Tip 1: Get more physical activity. Exercise can help you:
• Lower your blood sugar
• Boosts your sensitivity to insulin — which helps keep your blood sugar within a normal range
• Research shows that both aerobic exercise and resistance training can help control diabetes, but the greatest benefit comes from a fitness program that includes both.
Tip 2: Get plenty of fiber It's rough, it's tough — and fiber may help you:
• Reduce your risk of diabetes by improving your blood sugar control
• Lower your risk of heart disease
• Promote weight loss by helping you feel full
• Foods high in fiber include fruits, vegetables, beans, whole grains, nuts and seeds.
Tip 3: Go for whole grains
• Although it's not clear why, whole grains may reduce your risk of diabetes and help maintain blood sugar levels.
• Try to make at least half your grains whole grains. Many foods made from whole grains come ready to eat, including various breads, pasta products and many cereals. Look for the word "whole" on the package and among the first few items in the ingredient list.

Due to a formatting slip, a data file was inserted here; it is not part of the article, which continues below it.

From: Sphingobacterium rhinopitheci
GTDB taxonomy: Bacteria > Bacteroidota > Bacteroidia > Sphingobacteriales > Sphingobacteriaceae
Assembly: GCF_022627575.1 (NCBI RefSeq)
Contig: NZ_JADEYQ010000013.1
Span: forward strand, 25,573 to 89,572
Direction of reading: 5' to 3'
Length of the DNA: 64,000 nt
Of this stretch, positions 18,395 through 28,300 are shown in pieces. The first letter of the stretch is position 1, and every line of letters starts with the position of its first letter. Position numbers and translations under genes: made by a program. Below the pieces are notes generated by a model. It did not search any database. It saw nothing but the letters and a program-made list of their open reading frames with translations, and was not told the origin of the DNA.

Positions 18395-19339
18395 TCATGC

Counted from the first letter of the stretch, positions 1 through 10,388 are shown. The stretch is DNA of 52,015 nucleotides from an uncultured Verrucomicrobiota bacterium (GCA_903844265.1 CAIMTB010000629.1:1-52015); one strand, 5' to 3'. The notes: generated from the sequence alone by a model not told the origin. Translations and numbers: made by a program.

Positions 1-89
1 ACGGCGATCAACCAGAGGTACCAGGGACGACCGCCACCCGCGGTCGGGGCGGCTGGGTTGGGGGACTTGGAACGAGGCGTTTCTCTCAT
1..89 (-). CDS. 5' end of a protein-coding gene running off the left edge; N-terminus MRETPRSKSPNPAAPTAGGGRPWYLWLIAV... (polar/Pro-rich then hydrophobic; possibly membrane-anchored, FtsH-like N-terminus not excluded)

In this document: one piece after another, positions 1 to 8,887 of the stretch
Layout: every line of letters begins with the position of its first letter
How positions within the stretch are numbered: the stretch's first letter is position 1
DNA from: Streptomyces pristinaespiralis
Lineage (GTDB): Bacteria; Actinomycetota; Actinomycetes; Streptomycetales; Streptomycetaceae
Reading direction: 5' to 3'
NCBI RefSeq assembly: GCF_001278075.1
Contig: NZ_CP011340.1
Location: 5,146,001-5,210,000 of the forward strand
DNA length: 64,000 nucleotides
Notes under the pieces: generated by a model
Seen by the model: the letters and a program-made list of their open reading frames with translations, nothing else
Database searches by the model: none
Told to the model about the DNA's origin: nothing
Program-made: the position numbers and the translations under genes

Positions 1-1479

Tip 4: Lose extra weight
• those who lost a modest amount of weight — at least 5 to 10 percent of initial body weight — and exercised regularly reduced the risk of developing diabetes by almost 60 percent over three years.
Tip 5: Skip fad diets and make healthier choices• Low-carb diets, the glycemic index diet or other fad diets may help you lose weight at first, but their effectiveness at preventing diabetes isn't known nor are their long-term effects.
Thousands of people in Indianapolis were without power early Thursday morning.
Hoosiers saw unbearably cold temperatures Thursday morning.
Mintonye Elementary School may be ready to open in August, but Southwestern Middle School won't be ready. That's the preliminary assessment Superintendent Scott Hanback told the Tippecanoe School Corporation school board Wednesday evening.